Robot climbs up pipes to clean power station boiler tube walls

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Designed to remove the danger to humans working in hazardous power station environments, the ICM climbing robot is able to clean and inspect electric power station boiler-pipes while being controlled remotely(Credit: ICM)

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Cleaning power station boiler tube walls is a dirty and troublesome job that is not only hazardous, but can generally only be done during station down times to minimize the risk to human cleaners. To help address this problem, a new robot has been developed that is specifically designed to climb and clean boiler tube walls, even in confined spaces and at elevated particulate levels.

In steam-driven electric power stations, water circulates in tubes heated by fuel burned in a furnace, creating hot gas which heats water in the steam-generating tubes. Over time, these boiler tubes develop a thick residue on their outer surface from the burning of fossil fuels in the furnace, which significantly affects the efficiency of the boiler itself. Ordinarily, workers clean these tubes by climbing up scaffolding, much of which is very high and dangerous as boiler tubes can be anywhere up to 180 ft (60 m) tall.

To help remove this danger to life and limb, the boiler tube wall climbing (BTWC) robot created by International Climbing Machines (ICM), is specifically designed for the harsh conditions of working in power station boilers, and gets about by attaching itself with electromagnets to standard-size boiler tubes and inching its way up. With a mechanical cleaning head that can utilize a variety of removable brushes, the BTWC also has front and rear mounted cameras – one to provide navigation, and the other to enable remote visual inspection of the cleaned surface.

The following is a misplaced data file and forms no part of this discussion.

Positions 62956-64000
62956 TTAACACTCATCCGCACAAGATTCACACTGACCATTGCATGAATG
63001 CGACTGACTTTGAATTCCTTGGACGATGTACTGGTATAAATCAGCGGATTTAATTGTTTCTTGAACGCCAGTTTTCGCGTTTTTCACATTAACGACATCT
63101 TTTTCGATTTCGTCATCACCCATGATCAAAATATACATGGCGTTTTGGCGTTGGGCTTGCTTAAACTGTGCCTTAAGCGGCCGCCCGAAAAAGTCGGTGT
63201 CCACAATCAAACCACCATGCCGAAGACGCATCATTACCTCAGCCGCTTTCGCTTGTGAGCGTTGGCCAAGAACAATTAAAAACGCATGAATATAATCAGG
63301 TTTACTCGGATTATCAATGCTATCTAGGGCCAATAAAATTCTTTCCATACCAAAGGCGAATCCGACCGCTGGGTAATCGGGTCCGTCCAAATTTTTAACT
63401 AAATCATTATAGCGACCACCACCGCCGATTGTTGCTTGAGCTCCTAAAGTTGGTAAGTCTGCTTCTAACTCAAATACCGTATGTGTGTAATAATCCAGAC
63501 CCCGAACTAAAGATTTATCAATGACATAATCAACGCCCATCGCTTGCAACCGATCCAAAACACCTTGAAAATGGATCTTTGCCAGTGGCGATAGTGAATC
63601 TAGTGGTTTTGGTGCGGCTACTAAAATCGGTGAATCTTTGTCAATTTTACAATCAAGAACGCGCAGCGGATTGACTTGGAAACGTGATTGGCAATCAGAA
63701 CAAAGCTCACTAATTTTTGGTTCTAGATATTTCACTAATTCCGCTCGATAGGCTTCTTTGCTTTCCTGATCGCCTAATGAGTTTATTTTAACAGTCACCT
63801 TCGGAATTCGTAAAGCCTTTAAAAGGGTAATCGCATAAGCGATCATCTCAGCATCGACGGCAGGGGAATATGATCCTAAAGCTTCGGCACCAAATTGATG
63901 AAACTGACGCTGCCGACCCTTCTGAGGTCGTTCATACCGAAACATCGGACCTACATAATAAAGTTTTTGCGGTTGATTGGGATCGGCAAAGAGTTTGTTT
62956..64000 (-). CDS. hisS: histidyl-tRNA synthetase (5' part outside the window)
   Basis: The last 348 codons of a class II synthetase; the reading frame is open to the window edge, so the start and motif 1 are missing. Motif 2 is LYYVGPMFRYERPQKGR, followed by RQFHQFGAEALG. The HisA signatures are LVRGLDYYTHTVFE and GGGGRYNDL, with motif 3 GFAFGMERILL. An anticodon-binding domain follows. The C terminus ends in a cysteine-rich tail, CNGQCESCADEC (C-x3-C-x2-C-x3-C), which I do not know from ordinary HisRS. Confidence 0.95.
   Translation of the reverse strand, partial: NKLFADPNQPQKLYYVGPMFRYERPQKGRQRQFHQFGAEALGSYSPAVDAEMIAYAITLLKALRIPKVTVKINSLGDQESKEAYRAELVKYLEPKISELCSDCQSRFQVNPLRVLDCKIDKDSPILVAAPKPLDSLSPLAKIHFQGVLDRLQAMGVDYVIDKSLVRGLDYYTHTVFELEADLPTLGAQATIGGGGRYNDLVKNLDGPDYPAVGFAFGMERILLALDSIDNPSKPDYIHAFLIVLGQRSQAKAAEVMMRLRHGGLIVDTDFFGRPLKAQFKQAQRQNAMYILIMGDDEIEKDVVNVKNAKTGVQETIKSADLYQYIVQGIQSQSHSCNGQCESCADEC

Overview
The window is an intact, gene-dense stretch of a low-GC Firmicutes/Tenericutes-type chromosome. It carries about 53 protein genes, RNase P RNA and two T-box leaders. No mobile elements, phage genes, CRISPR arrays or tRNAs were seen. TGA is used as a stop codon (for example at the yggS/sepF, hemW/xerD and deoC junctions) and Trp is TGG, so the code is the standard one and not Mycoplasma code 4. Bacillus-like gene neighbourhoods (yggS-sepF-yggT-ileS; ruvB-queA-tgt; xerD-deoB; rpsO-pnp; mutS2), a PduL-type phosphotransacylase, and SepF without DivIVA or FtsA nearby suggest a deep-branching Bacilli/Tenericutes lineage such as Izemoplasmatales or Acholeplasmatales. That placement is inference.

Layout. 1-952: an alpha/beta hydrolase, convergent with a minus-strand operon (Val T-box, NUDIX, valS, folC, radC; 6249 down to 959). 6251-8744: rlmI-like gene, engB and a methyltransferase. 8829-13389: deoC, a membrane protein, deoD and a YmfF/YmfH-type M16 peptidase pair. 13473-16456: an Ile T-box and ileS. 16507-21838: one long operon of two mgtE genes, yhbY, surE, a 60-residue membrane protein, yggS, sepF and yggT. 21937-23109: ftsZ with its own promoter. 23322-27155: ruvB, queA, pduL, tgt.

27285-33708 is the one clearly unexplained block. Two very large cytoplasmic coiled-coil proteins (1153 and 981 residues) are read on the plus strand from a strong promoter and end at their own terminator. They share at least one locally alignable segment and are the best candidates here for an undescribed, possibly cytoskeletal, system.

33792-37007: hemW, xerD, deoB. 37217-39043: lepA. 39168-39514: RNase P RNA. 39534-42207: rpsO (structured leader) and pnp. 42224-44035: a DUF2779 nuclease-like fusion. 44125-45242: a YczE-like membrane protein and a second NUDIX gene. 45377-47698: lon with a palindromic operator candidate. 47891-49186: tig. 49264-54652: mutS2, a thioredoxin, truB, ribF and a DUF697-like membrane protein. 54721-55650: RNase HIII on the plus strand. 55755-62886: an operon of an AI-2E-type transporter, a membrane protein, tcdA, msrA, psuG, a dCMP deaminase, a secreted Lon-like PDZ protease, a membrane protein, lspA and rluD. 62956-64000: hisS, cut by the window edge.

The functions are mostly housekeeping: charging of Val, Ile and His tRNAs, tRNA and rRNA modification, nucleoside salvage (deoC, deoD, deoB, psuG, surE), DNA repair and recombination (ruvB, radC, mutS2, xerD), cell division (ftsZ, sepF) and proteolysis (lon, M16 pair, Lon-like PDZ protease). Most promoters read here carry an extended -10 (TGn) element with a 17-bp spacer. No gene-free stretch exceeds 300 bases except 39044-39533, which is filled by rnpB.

The cleaning head also incorporates a particulate capture shroud that catches dust and debris from the rotating brush, and feeds it through to a HEPA-filtered vacuum source. This helps reduce the airborne particles produced in cleaning operations, further protecting workers from hazardous materials.

Originally designed and built for the Italian energy company Ente nazionale per l'energia elettrica (ENEL), the BTWC takes cues from other robots in the ICM range, such as its submarine-cleaning automaton, that are also designed for hazardous and difficult areas, and with remote inspection capabilities via cable-connected, remotely-operated cameras.

Fitted with a range of detectors and other devices, the company also sees the robot being used in future in non-destructive testing on the metal in the boiler tube walls. Any cracks or defects identified could then be repaired using integrated welding operated remotely.

Source: ICM

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